Seniors: It’s never too LATE to prioritize your health

Are you among the two-thirds of Americans 65 and older who wish they’d taken their health more seriously when they were younger?

Or better yet…

Do you feel this way no matter your age?

After all, you’re never too old or too young to start taking your health seriously.

So, let’s look at how we can keep you on track—or get you back on track—just in time to ring in the New Year…

The long road

Recent research reveals that our behaviors and environment can modify our genetic material, which impacts our health outcomes.

In other words, choices made earlier in life—like neglecting one’s health—can absolutely have long-lasting effects on our well-being. (That falls under the epigenetic category.)

And that’s an important message to share with your children and grandchildren.

However, it’s impossible to go back and change the past. And the goal here is NOT for you to dwell on any past mistakes—rather, to shift your focus so you can enjoy the years yet to come.

Because here’s the reality…

In a survey of 2,000 U.S. seniors, researchers examined fitness and health goals. Here’s what they found:

  • 46 percent did not have any health goals
  • 40 percent were proactive about their health
  • 32 percent will seek out medical assistance when feeling unwell
  • 22 percent will “watch and wait,” with the hopes of feeling better on their own
  • 42 percent will try home remedies before mainstream intervention

And finally, 81 percent of seniors believed their health could be better. (Whether that was ambition or wishful thinking, it’s a good attitude to have.)

Not too shabby overall, but let’s talk more specifically about how you can start making healthier choices—TODAY—to better your health and well-being…

Get back on track

One of the few good things to stem from the pandemic is the rise of telemedicine. Because now you can see a doctor without even leaving the comfort of your own home!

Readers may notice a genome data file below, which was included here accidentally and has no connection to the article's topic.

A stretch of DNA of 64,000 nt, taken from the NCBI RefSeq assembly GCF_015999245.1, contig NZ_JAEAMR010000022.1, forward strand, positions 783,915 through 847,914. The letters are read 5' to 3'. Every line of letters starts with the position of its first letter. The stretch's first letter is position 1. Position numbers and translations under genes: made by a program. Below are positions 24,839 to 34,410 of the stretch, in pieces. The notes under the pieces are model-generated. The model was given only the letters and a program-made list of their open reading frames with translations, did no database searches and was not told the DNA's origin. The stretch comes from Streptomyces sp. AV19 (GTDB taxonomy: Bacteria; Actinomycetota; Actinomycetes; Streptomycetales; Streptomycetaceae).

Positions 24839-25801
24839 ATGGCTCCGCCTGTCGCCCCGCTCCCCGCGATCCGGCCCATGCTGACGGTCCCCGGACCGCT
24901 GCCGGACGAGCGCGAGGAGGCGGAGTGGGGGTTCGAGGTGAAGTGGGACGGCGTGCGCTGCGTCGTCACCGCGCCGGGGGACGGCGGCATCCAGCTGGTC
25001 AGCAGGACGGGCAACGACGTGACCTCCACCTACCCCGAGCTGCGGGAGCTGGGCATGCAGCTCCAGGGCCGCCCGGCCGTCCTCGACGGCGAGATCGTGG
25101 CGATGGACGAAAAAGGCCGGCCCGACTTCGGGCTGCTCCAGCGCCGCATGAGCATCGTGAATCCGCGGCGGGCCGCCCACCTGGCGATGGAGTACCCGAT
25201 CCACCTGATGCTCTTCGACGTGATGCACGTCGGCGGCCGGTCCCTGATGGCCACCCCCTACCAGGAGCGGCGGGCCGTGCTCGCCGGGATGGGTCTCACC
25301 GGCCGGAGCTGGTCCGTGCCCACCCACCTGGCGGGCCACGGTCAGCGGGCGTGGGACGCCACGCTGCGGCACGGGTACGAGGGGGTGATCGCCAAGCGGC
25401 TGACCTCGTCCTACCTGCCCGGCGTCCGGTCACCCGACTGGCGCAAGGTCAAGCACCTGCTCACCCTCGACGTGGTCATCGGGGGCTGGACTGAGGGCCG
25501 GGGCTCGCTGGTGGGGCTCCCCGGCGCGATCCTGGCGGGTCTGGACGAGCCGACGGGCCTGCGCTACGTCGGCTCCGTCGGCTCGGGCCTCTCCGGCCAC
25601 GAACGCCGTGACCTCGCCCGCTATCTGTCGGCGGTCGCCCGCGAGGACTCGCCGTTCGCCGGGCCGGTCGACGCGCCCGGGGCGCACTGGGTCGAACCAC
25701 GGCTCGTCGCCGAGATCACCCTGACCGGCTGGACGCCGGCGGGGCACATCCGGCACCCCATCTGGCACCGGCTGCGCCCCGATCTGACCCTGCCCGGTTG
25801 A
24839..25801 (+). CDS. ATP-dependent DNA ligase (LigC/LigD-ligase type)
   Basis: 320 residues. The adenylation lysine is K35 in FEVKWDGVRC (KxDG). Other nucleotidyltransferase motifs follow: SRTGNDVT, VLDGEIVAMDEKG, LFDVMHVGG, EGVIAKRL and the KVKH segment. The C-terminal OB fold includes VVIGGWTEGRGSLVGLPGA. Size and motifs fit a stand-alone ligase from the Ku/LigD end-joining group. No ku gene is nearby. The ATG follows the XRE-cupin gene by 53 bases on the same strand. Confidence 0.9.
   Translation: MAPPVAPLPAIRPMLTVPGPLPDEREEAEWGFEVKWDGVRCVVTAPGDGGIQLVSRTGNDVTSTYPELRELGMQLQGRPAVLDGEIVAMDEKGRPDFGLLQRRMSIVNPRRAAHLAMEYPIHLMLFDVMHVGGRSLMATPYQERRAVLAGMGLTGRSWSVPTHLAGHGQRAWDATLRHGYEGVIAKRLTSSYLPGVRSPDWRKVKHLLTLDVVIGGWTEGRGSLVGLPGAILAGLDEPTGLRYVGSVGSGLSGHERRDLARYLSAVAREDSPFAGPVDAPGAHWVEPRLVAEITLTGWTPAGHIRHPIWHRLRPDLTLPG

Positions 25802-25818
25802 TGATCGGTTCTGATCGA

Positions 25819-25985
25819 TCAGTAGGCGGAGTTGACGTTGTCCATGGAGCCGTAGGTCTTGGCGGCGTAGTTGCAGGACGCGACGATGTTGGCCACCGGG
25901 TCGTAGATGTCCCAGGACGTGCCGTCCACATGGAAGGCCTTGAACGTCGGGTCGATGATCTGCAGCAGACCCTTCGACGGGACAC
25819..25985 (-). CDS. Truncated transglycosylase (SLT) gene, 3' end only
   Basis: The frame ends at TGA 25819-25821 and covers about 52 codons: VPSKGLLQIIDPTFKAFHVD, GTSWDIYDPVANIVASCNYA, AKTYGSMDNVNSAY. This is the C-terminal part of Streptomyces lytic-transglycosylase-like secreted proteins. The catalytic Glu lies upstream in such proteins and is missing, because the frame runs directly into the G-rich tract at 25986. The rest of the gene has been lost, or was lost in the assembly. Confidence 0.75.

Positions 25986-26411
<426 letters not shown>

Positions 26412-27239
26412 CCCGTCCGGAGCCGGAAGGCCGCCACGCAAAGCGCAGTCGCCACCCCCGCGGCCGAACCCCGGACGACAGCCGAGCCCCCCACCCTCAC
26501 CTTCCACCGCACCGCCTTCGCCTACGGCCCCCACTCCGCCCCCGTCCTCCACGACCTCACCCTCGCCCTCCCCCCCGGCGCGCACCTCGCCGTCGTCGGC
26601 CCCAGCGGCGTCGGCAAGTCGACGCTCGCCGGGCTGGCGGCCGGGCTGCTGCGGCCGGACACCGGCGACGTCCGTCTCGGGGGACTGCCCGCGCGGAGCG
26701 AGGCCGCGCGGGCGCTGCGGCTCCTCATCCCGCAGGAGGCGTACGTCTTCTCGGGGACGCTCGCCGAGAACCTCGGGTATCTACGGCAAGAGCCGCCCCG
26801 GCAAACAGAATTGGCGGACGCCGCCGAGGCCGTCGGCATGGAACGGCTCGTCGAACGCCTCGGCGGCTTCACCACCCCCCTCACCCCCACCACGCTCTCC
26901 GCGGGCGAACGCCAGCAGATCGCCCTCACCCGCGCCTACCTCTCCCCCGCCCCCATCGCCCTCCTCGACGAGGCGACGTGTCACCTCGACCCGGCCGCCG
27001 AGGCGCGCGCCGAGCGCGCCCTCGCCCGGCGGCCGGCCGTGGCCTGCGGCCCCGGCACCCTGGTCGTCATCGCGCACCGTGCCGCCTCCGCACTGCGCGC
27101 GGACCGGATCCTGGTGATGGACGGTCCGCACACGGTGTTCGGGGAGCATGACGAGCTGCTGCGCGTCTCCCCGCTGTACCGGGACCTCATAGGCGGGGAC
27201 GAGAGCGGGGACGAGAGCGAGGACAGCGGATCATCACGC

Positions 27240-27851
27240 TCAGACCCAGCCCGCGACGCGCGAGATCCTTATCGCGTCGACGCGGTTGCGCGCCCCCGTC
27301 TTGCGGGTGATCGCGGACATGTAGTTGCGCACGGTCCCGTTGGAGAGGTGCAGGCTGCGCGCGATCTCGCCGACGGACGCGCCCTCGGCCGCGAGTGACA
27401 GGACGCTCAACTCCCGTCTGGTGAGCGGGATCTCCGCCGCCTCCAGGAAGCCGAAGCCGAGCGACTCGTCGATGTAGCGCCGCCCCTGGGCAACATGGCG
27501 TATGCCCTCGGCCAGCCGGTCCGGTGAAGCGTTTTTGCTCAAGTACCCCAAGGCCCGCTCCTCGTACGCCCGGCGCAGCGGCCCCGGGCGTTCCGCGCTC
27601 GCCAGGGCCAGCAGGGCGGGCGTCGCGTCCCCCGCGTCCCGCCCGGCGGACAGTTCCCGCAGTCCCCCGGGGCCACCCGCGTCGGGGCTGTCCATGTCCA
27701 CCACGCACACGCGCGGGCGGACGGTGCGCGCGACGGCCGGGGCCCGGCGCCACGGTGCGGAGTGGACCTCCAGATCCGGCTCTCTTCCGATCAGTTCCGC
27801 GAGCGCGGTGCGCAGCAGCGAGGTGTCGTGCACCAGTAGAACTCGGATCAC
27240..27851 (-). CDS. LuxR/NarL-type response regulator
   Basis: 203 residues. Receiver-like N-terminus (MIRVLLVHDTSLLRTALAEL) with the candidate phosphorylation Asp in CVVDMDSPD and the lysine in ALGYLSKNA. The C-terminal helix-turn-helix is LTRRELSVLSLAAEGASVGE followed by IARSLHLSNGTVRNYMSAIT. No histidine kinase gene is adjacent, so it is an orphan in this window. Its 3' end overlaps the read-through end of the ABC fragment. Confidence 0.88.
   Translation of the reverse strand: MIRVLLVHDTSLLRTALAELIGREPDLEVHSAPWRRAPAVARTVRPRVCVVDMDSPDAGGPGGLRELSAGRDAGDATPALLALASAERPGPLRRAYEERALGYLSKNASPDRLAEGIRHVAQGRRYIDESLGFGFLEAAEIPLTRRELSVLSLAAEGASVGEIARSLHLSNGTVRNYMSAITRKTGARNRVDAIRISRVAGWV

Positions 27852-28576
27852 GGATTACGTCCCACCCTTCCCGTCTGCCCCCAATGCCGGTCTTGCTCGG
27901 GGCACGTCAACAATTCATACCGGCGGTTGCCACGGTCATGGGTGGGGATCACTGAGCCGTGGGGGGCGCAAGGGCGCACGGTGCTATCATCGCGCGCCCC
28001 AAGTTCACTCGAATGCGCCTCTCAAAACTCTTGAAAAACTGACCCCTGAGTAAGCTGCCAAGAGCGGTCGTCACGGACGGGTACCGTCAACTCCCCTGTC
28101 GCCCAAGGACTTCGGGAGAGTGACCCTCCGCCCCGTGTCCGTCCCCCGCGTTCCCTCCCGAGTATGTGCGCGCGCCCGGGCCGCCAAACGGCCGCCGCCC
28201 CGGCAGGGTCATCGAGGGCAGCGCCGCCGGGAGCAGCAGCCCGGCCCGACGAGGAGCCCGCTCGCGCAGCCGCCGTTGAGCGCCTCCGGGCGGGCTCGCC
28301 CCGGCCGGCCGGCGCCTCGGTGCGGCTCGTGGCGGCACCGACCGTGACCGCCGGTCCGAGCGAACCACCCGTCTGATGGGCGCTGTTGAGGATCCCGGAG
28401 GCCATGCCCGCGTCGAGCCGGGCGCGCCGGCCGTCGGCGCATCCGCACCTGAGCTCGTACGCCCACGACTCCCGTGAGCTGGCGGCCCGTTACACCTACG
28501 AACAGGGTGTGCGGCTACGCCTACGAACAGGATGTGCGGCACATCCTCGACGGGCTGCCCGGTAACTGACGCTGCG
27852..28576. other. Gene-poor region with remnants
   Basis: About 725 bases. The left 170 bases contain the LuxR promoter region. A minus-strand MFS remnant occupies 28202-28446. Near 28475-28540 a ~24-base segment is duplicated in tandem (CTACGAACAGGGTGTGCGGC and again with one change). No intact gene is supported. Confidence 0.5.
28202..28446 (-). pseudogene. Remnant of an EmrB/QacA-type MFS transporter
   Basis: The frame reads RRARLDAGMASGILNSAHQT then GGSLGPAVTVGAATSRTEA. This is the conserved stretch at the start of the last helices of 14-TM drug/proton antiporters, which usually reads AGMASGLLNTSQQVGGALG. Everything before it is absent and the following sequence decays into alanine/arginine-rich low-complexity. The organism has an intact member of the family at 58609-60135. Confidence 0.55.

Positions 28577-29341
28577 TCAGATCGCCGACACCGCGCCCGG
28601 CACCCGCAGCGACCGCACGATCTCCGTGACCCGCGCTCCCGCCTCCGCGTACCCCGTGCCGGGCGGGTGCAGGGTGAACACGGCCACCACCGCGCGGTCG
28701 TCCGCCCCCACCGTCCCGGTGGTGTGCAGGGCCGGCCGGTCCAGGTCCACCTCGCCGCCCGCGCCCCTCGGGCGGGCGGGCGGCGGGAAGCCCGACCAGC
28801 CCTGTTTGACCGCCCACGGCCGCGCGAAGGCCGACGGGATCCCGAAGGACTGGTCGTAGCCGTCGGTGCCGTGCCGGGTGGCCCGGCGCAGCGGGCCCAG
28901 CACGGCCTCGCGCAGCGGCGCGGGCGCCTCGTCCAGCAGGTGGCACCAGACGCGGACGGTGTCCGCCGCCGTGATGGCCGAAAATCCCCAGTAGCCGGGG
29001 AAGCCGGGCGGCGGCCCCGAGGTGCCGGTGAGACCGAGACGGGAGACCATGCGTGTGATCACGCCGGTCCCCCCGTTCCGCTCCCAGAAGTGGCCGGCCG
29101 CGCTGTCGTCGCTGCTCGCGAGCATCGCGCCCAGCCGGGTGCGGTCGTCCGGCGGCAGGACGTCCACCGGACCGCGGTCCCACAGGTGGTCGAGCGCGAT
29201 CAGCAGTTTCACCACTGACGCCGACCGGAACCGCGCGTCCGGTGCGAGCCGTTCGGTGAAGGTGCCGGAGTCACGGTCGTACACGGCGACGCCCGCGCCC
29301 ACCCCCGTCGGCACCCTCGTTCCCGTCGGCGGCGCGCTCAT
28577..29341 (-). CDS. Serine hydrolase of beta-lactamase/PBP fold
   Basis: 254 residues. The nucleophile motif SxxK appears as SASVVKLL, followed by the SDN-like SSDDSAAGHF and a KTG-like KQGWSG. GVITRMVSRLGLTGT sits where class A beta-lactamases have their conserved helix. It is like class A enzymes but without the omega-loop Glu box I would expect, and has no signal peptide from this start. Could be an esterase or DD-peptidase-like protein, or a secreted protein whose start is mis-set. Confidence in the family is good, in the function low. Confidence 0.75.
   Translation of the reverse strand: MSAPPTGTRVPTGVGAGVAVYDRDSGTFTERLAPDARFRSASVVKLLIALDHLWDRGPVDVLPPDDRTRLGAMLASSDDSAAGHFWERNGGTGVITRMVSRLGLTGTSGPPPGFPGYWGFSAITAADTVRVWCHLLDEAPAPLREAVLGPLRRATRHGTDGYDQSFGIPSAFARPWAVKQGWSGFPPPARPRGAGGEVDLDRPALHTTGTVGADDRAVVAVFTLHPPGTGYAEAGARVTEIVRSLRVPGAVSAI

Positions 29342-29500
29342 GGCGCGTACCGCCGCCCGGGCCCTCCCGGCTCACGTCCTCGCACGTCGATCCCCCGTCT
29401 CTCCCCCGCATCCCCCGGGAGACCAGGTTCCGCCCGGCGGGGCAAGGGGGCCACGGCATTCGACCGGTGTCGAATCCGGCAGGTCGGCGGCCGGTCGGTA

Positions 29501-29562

This is especially helpful when you’re feeling exceptionally crummy, have limited mobility, or no reliable transportation options. (My patients love this convenience!)

So, really—when you need that extra support, I encourage you to reach out to your physician and decide on a plan to get you feeling better, together.

Next up, let’s talk about movement. I was happy to see that the average respondent exercised about five times per week—mostly at home or outside, with a smaller percentage going to a gym. (This is great! Way to go, boomers!)

How do you fit in? Do you focus on step counts, lift weights, attend a cycling class, or something else? Remember, every little bit counts. You just have to get up and do it!

I encourage you to look at exercise as a way to maintain strong social connections. Exercising can be a community effort, and often people will maintain a regimen for longer if they do it with a friend. (That friend can be a full online community or someone you meet in person at the gym, park, or swimming pool.)

And finally, to keep tabs on overall health outside of the doctor’s office, you can always turn to wearable technology. (In fact, it’s reassuring to me that many seniors are adopting this approach!)

These nifty devices can monitor daily activity levels, heart rate, sleep patterns, and more! They’re great for providing real time data and health insights that can be tracked overtime. (Perhaps this can help you catch something that’s “off” sooner?)

At the end of the day, we’re living in a different world where we don’t always die from diseases that happen to us, but from diseases we bring on ourselves.

In fact, according to the World Health Organization (WHO), these noncommunicable diseases, including those associated with unhealthy behaviors, account for approximately 70 percent of deaths worldwide.

That alone should be enough to kick some healthy habits into high year, starting with 2024!

P.S. Looking for additional ways to “age younger”—and feel better—every day of your long, healthy life? Check out my Ultimate Anti-Aging Protocol. To learn more about this innovative, online learning tool—or to enroll today—click here now!


“Senior regrets: 2 in 3 older adults now wish they cared more about their health sooner.” StudyFinds, 10/20/23. (